The cost of college has increased so much that many families rely on two generations to help cover expenses.
There are parents, who are increasingly saving in 529 university savings plans, where earnings are tax-free if used for qualified education expenses. Then there are the grandparents, who are joining the mission to take the children to college with less debt. They too are saving in 529 floors.
Here is the problem Many grandparents worry that their 529 contributions will negatively affect their grandchildren in the process of federal financial aid.
The free application for Federal Student Aid (FAFSA) examines income and assets for parents and students. A 529 owned by a grandfather is not reported on the FAFSA.
But once the money has been withdrawn from a 529 due to grandparents and used to pay for college expenses, it is considered income for the student and must be reported to the FAFSA. Because up to 50% of a student's income is considered available for college, the money used by a grandparent's 529 can reduce aid by at least half of the amount of the distribution.
There are ways for grandparents to manage 529 withdrawals to minimize the impact on financial aid.
– Instead of opening 529 themselves, grandparents can contribute to a parental ownership plan 529, which reduces the eligibility for financial needs-based assistance to only 5.64 percent of the assets' net assets.
– Grandparents can open an account and collect state tax deductions for themselves. But when it comes time to withdraw money, they can transfer ownership to a parent. Be sure to check first with the finance company that manages the 529 plan to confirm that you can change ownership and / or that there are no tax consequences in doing so.
– Families can use their grandparents' 529 money last. The FAFSA uses the tax information two years ago. So grandparents can wait until after 1 January of the second year to take a distribution and will not influence the FAFSA of the next year, taking on graduate students in four years, says Mark Kantrowitz, editor and vice president of research for Savingforcollege.com, a website created to help families understand 529 plans.
Kantrowitz said that if it takes a five-year-old student to graduate, then grandparents can wait until January 1 of the junior year to take a distribution. During a recent online discussion, I invited Kantrowitz to answer questions on 529 plans.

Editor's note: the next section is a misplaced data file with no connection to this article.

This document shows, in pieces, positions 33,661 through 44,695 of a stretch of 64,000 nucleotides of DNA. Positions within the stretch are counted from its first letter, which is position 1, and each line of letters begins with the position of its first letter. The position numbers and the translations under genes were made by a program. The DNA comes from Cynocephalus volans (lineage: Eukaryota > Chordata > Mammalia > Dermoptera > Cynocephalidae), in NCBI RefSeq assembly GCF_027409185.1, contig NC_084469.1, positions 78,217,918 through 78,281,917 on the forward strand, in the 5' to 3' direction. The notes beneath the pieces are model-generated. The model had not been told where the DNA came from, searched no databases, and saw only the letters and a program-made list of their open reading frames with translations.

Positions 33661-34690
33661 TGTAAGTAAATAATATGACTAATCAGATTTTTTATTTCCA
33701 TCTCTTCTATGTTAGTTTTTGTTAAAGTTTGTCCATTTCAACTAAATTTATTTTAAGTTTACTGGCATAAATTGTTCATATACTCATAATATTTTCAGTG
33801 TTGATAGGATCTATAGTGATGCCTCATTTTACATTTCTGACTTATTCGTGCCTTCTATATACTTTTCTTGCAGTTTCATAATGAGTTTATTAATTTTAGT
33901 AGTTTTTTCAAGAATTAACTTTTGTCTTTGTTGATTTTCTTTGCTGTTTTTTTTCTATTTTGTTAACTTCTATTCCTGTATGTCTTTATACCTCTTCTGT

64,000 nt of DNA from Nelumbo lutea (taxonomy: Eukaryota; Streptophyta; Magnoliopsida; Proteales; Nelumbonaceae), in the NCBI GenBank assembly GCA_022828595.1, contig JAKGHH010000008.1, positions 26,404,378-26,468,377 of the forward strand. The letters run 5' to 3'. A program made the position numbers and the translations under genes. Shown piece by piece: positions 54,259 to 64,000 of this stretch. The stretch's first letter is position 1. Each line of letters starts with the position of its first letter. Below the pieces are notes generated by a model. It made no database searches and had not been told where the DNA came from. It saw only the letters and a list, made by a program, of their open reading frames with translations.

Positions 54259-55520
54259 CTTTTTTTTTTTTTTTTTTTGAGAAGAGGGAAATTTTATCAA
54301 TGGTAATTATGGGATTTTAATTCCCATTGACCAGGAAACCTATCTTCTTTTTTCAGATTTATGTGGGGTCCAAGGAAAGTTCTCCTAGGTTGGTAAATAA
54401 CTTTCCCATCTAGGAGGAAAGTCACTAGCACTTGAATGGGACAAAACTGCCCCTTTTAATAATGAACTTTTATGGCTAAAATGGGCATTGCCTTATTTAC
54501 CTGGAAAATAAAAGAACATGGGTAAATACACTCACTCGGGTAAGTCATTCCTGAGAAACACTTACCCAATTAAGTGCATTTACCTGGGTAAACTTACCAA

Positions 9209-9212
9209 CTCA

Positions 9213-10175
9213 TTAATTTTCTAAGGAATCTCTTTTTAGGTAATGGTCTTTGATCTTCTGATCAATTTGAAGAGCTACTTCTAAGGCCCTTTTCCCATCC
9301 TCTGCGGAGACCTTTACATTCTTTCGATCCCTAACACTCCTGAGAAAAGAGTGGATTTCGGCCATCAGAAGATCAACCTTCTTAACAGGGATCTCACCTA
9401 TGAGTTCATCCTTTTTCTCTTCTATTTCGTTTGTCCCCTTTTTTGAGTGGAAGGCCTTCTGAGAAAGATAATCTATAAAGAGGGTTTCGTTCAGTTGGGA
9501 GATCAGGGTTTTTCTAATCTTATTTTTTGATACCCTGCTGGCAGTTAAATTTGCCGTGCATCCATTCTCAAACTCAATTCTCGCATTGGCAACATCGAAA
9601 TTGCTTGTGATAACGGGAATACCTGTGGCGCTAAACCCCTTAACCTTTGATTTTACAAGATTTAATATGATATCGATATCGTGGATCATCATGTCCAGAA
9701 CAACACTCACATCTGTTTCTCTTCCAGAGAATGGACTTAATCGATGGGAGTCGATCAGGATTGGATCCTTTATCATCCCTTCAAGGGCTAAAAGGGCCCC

D: My in-laws are making 529 contributions for my three children. At some point, my in-laws will pass, and I hope this happens long after my children have left college. But if it's before I start college, is there anything my husband and I have to do to make sure children have access to these funds?
Kantrowitz: A 529 plan has an account holder and a payee (the child). There are three typical scenarios involving grandparents and 529 plans:
– The grandfather is the owner of the account and the nephew is the beneficiary.
– The parent is the owner of the account and the nephew is the beneficiary.
– The nephew is the owner of the account (a custody account) and the beneficiary, with the grandfather acting as custodian until the nephew reaches the age of majority.
If grandparents are the owners of the account, ask them if they have specified a successor, in case they pass. If they do not, suggest to appoint you or your spouse as a successor.
D: If grandparents are holders of a 529 account and transfer the property to the parents to reduce the effect on the aid, is this the same as taxable income for the parents for that year?
Kantrowitz: Generally, a change in the account owner or in the rollover of a 529 plan is excluded from federal income. At the state level, it depends on the law of the state. Some states negotiate a shift to a non-state 529 plan such as an unqualified distribution, which will subdivide the portion of earnings to income taxes at the payee's rate, plus a 10% tax penalty, in addition to the recapitulation of tax income benefits State. So it is better to move from a grandparents '529 plan to a 529 property plan owned by the parents in the same state as the grandparents' plan 529.
Singletary: I understand the concern about how the FAFSA rules deal with the 529 grandparent-owned distributions. Many wonder if it is worthwhile to finance a 529 for their grandchildren. They worry that they are hindering free money.
However, if the alternative is not to save, this makes no financial sense. Much of the help based on need is in the form of loans. And, as I have repeatedly reported, most students do not get enough scholarships – based on necessity or merit – for a complete tour of college. So there will be a gap and savings in a 529 plan can help fill it.